The Last Word on PSA Testing?

Prostate specific antigen or PSA testing has been a mainstay of prostate cancer screening for some time now, and the subject of a LOT of controversy for the last several years.  That's because what has become abundantly clear is PSA screening identifies many, many cancers that may never cause a problem, giving rise to the idea that most men left to their own devices will die with, rather than from, prostate cancer.  BUT once found, treating prostate cancer gives rise to a host of unwanted side effects, including urinary incontinence and erectile dysfunction.  In fact, one study Rick and I talked about a year or so ago on PodMed surveyed men who had undergone treatment for prostate cancer who subsequently said they wouldn't have done so if they had known how troublesome these side effects would be for them.  Hmmmmm.  So now the United States Preventive Services Task Force or USPSTF, has stepped into the fray with a set of guidelines basically saying to men, just say no, as I quip in the YouTube, PSA screening is more trouble than it's worth. The guidelines are published in the current issue of Annals of Internal Medicine, and conclude, succinctly, that "The USPSTF recommends against PSA-based screening for prostate cancer (grade D recommendation)." 

Well.  Game, set, match? Here's some background:  the last time the USPSTF took a look at this issue in 2008, they decided the evidence was inconclusive.  Now they've crunched some pretty sobering numbers, such as the fact that almost 16% of men will be diagnosed with prostate cancer at some point in their lifetime, with a lifetime risk of dying from prostate cancer of about 3%.  The recommendations cite the terms 'overdiagnosis' and 'pseudo-disease' to describe the fact that a) PSA screening results in the detection of many prostate cancers that are asymptomatic, and b) a substantial number of those detected will not progress or will do so so slowly they would never cause a problem.

So how many men have really benefited from PSA screening?  The guidelines estimate the number as very small indeed, since it would include only those men who underwent screening, had a cancer that was detected and treated, and survived.  Their best guess on this number is 1 in 1000.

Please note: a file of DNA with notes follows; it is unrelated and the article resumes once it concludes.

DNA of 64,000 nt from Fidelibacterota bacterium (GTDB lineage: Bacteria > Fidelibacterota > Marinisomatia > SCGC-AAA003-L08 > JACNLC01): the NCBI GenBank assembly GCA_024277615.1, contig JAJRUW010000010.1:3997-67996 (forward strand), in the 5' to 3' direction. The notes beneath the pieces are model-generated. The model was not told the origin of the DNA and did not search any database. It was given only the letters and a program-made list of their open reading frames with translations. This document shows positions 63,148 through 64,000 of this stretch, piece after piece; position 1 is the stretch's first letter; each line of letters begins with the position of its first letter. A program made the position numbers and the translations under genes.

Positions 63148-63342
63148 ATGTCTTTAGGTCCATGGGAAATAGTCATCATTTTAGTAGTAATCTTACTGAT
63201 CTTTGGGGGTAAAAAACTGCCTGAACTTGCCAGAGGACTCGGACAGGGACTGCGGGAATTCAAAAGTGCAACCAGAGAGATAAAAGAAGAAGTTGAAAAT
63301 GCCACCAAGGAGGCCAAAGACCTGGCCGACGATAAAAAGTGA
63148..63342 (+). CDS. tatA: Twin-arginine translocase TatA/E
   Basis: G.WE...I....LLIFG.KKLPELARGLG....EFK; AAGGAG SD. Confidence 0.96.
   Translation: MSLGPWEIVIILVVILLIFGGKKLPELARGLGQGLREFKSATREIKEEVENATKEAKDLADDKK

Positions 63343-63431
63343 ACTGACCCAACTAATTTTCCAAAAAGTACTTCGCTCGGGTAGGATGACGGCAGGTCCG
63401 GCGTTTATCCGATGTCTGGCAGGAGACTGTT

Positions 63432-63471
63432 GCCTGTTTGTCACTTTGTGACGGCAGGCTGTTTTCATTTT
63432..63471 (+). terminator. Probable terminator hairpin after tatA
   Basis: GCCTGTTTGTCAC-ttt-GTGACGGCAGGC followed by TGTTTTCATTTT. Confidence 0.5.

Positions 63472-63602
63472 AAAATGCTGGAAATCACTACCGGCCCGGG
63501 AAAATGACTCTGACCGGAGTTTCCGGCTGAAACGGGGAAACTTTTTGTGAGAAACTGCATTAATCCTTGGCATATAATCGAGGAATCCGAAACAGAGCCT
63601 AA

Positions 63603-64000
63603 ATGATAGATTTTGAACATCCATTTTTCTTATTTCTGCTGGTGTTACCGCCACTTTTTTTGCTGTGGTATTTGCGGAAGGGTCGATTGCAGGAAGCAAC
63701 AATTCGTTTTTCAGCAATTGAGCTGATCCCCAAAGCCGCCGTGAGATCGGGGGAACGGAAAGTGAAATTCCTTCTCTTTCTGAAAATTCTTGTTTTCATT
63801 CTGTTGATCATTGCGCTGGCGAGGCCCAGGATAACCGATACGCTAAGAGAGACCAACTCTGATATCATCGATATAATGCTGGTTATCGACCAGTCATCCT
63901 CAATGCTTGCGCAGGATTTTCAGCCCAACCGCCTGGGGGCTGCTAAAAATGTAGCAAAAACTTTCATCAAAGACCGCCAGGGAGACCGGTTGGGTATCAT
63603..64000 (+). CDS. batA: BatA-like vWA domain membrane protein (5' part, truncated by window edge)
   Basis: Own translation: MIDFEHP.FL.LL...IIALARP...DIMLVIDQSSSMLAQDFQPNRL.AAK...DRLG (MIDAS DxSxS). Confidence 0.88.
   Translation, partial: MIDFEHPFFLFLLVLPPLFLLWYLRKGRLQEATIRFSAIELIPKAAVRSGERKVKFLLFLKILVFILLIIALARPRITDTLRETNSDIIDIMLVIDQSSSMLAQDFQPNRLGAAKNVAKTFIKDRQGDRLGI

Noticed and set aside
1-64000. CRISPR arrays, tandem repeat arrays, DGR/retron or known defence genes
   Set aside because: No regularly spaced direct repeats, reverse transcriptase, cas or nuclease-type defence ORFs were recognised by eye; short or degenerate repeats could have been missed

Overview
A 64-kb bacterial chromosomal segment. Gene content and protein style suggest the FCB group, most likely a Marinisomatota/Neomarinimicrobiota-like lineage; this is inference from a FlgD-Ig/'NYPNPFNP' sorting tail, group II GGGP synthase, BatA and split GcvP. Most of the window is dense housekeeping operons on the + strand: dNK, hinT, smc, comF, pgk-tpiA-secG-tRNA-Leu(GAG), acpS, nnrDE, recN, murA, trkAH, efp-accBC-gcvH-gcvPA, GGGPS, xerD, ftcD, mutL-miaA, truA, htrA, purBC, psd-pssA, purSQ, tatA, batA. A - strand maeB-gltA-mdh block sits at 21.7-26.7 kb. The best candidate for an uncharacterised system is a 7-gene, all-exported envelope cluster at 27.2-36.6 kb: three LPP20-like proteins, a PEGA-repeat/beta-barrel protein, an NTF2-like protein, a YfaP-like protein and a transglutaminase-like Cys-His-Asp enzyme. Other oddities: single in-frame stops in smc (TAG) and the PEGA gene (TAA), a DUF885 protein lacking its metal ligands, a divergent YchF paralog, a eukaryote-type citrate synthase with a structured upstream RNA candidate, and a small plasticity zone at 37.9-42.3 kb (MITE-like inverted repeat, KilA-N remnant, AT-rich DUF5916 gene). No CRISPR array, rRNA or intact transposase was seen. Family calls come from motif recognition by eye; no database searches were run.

The flip side to this, of course, is what about false-positive results, consequences of treatment, and the development of the aforementioned conditions that are problematic at best for men once their prostate cancer has been treated?  That number looms large as in the hundreds per 1000 men treated. Check out the paper itself via the hyperlink, above, for the table.

So what's a man to do?  Seems pretty clear to me that unless one is part of a high risk group, perhaps having a family history of prostate cancer or being of African American descent, giving this test a miss sounds persuasive.  Rick confides that he hasn't and has no intention of having PSA screening.  I do think though that it's going to be some time before practices are penetrated and adopt the new guidelines, and in the meantime, we'll still be hearing more about this.

Other topics this week include the dangers of calcium supplements in Heart, a British Medical Journal, the benefits of flexible sigmoidoscopy in NEJM, and diabetic foot ulcer treatment in Clinical Infectious Diseases.  Until next week, y'all live well.


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PSA testing; latest news may open door to “real” prevention. | J … |
June 27, 2012 at 3:16 am

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wyniki na żywo May 27, 2013 at 7:12 am

Nicely put. Thanks a lot.


Qrian June 27, 2012 at 9:39 am

No it isn't.A diet HIGH in dairy products is tughoht to be a possible risk factor for prostate cancer. Note the words high', tughoht' and possible'.And a risk factor is not a cause. Insurance companies regard being male' as a risk factor for having a car crash, but being male doesn't cause car crashes.The greatest risk factor for prostate cancer is getting older. It's extremely rare in men under 50; over 80% of men diagnosed with it are over 65 and half of all cases occur in men over 75. It's so rare in young men that there are no statistics available for the disease incidence in men under 35.


Lauri Ballard June 8, 2012 at 10:27 pm

Excellent! Loved this blog. However, it will be hard to convince people that this test is no longer recommended. I have found that most men do not know of the controversy surrounding the test, I will be discouraging it for my patients going forward.
Can you comment on the gleason score and why this is not helpful in identifying which patients may have an aggressive disease?
Thank you for the podcasts!
Lauri Ballard


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